It is important to me that the wool is healthy feeling – meaning as eco friendly and people friendly as possible – that the sheep the wool comes from is either from Canada or from a country of origin I can feel good about, and the little amounts that I do purchase are supporting an ethical industry.
I have been very strict on the materials being used in making the gnomes and all other felted items, making it easy to answer the question: Where does your wool come from? Important to me is the source, knowing that the wool is healthy and clean and when treated to know it has the least impact on the environment as possible and essentially safe for children of all ages to play with. Remember this is soft sculpture, decorative toys that are gentle and made of wool fibers. If played with it is important to remember that the wool fibers will unravel and the item will change shape if made wet, or rubbed against other fibers.
Caring for the Gnomes and other felted items: These items are not intended to be a chew toys for people or pets. Introducing gentle play practices will elongate the life of your gnome and woodland felted creatures. (I have seen the results after a child has rubbed one of my amazing gnomes on a carpet and well…afterwards it was not as cute or as lovely as I had designed it to be.) I guess that is my way of saying, its yours after you receive it – so its up to you how it looks in ten years. My style of needle felting is very compact and solid – intending the item to hold shape for as long as possible. If the wool fibers do start to unravel a bit and stick out like a bad hair cut- carefully take your small sewing or craft scissors and give it a delicate trim and all those loose fibers will fall away.
When the wool gets dirty: work gentle between two fingers and the dirt should just pop out – wool does not like dirt and will clean itself with a little gentle nudging. If something has spilled on it (say like chocolate milk) gently dab with a towel or cloth, gently so the liquid does not get pushed further into the fibers, then let stand in the sun to dry – try then gently work the item between your fingers to help pop out the dried debris. Using something with a sharp point to help pop out flakes of dried milk or food helps. Do not wash -do not get wet if possible – the wool will change dramatically.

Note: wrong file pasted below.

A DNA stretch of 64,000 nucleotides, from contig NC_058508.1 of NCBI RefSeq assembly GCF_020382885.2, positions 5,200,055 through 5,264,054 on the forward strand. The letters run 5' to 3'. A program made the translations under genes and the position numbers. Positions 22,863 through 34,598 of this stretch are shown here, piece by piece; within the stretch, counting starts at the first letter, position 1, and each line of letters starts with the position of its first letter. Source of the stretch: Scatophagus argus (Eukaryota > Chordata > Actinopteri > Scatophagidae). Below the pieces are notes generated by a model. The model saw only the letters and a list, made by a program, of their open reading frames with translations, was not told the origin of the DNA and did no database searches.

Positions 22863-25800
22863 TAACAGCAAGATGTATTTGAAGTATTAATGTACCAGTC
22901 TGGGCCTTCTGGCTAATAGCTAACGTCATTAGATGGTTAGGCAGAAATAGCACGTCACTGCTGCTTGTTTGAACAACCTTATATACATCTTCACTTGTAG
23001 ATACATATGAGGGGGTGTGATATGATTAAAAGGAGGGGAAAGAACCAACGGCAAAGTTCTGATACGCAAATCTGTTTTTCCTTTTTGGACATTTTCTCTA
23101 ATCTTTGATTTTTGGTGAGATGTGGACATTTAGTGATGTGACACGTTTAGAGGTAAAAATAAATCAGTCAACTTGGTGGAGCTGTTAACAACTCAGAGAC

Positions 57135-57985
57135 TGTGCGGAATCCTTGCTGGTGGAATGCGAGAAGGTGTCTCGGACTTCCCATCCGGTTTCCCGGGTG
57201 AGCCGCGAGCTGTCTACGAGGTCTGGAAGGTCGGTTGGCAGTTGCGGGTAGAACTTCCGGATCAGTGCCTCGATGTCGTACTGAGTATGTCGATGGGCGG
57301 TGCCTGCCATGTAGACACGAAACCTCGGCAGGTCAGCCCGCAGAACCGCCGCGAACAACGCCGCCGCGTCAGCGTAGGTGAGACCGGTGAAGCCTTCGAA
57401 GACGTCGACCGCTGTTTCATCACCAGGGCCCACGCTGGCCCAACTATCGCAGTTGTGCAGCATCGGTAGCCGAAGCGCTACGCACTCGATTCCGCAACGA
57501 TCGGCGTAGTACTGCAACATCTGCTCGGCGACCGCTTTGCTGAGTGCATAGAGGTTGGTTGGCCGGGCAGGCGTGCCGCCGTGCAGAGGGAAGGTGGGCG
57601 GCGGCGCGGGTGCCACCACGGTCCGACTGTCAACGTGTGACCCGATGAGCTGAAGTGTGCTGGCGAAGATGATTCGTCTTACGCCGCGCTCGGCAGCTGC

Sources for local wool are thankfully becoming more available all the time. Gratitude to the emergence of the annual Kootenay Fibre Arts Festival for bringing wool sources, artisans, and lovers of wool fibre from start to finish – together. It is important to me to support local first, however some of the wool I use for felting (natural & “colors”) comes from Victoria BC & Southern Alberta Canada, the other two out of area places would be Iceland, and New Zealand.
As with all things wool – every source has a different feeling while felting. It is good to explore as much a possible, to experience all the subtle differences.
Overall (a softer wool) like the Corriedale Sheep wool is my favorite for building fibre sculpture, and for dressing and creating that soft finish. Not to say I have not collected a variety of different wool and have found artistic gratification in using and having at hand a selection to choose from.
A bit about the Corriedale: http://en.wikipedia.org/wiki/Corriedale
“Corriedale sheep are a dual purpose breed, meaning they are used both in the production of wool and meat. The Corriedale is the oldest of all the crossbred breeds, a Merino–Lincoln cross developed almost simultaneously in Australia and New Zealand and first brought to the United States in 1914.”